Image Reconstruction Methods in Biomedical Imaging: Reconciling Models and Learning

Speakers: Ulugbek S. Kamilov - Speaker Website
Washington University in St. Louis

Singanallur V. Venkatakrishnan - Speaker Website
Oak Ridge National Laboratory (ORNL)


Image reconstruction refers to a diverse family of computational methods used to form or recover an unknown image given a set of measurements collected through some imaging system. Image reconstruction in a critical part of modern biomedical imaging systems including magnetic resonance imaging (MRI), computerized tomography (CT), optical diffraction tomography (ODT), and positron emission microscopy (PET). The design of image reconstruction methods is a fascinating engineering problem, due to measurements collected by instruments being noisy, very high-dimensional, and often incomplete. Image reconstruction can also be a significant computational challenge, especially in the context of large-scale problems typical in modern 3D/4D biomedical imaging applications.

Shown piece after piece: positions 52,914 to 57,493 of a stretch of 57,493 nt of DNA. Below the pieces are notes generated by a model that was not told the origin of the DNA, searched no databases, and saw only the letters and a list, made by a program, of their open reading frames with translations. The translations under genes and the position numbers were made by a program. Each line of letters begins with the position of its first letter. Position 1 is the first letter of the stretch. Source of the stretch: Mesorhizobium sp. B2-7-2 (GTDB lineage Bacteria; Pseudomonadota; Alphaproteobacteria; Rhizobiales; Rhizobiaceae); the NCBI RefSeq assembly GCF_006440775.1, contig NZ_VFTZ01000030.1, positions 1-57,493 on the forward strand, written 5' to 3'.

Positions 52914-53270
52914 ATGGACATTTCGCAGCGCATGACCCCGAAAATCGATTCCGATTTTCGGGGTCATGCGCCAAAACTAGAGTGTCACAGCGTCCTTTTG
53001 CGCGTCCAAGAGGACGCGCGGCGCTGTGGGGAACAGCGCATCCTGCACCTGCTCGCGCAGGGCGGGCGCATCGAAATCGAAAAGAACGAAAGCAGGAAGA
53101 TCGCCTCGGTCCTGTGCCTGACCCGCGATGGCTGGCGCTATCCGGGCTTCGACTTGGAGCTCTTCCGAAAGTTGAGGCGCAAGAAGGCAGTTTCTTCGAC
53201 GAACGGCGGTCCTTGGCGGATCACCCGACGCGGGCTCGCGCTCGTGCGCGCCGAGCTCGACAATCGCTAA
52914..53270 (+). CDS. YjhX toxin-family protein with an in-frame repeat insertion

There has been a significant recent interest in machine learning within the biomedical imaging community. The goal of our tutorial “Image Reconstruction Methods in Biomedical Imaging: Reconciling Models and Learning” is to trace the evolution of image reconstruction from the classical model-based techniques, such as Tikhonov and total variation regularization, to the modern algorithms based on deep learning. We will discuss Plug-and-Play Priors (PnP) and Regularization by Denoising (RED) frameworks that enable combination of the physics-based forward models with the priors specified through deep neural net denoisers. We will discuss the theoretical foundation of the corresponding algorithms by going beyond traditional optimization and adopting monotone operator theory. We believe that this topic is very timely for ISBI 2020, and many of the advanced results that we will cover in this tutorial will benefit the wider biomedical imaging community. Additionally, the tutorial format will enable us to cover this rich area in a way that will be accessible to many researchers in the field.